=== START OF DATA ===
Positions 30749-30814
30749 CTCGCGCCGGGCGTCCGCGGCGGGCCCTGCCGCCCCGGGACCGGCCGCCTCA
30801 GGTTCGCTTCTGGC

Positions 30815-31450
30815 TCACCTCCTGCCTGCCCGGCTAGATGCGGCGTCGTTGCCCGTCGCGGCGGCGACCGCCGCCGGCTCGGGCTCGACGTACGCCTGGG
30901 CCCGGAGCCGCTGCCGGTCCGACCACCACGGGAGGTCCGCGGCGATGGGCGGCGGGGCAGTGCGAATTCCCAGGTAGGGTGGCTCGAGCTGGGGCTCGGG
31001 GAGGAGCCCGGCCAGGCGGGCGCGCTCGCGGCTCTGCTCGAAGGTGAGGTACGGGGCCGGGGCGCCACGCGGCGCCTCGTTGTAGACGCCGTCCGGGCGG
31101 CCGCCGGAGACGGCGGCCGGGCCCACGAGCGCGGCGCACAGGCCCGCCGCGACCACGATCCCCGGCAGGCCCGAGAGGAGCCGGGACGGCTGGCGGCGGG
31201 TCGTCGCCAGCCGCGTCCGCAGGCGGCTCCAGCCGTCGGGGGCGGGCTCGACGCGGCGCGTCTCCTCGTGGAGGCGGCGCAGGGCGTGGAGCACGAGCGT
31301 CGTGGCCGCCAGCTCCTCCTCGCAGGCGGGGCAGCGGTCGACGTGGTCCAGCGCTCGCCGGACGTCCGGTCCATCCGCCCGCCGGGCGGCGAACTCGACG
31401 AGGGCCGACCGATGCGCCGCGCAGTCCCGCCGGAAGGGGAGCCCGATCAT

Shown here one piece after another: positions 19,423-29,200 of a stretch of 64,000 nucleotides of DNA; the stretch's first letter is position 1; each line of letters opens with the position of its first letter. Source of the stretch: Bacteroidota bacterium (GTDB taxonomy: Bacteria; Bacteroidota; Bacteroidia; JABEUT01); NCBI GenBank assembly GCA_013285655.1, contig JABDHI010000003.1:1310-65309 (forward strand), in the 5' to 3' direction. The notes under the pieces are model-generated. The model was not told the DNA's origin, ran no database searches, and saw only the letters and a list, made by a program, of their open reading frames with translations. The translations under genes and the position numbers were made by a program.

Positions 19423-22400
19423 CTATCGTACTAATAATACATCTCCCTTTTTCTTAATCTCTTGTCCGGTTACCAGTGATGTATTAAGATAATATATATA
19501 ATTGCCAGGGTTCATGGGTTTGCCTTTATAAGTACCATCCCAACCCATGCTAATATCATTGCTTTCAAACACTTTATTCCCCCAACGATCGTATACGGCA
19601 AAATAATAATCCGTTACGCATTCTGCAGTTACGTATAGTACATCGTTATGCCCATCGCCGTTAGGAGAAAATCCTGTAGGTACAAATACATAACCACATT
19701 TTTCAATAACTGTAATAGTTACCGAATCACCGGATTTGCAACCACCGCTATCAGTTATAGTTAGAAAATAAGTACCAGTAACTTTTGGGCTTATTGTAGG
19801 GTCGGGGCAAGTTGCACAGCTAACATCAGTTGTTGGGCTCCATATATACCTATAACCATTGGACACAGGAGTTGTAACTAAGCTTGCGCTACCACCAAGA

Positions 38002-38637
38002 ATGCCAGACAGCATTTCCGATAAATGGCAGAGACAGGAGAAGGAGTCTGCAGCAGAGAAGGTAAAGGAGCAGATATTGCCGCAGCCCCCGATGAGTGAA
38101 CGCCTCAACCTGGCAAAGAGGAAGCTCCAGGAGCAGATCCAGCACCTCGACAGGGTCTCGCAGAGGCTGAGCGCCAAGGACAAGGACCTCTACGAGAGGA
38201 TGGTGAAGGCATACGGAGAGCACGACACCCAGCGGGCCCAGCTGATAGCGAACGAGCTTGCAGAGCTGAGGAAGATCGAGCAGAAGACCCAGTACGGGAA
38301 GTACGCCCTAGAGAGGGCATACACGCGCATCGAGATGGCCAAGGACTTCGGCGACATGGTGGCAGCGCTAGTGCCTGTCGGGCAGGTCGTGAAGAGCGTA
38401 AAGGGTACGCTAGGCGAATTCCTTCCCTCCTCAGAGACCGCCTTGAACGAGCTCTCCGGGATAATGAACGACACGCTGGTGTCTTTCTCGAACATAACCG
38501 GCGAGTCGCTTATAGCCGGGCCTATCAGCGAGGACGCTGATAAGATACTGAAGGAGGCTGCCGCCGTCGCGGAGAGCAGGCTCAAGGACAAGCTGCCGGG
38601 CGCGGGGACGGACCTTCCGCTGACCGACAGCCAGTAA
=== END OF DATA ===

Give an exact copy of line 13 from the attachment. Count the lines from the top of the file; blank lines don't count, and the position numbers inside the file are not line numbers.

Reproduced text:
Positions 19423-22400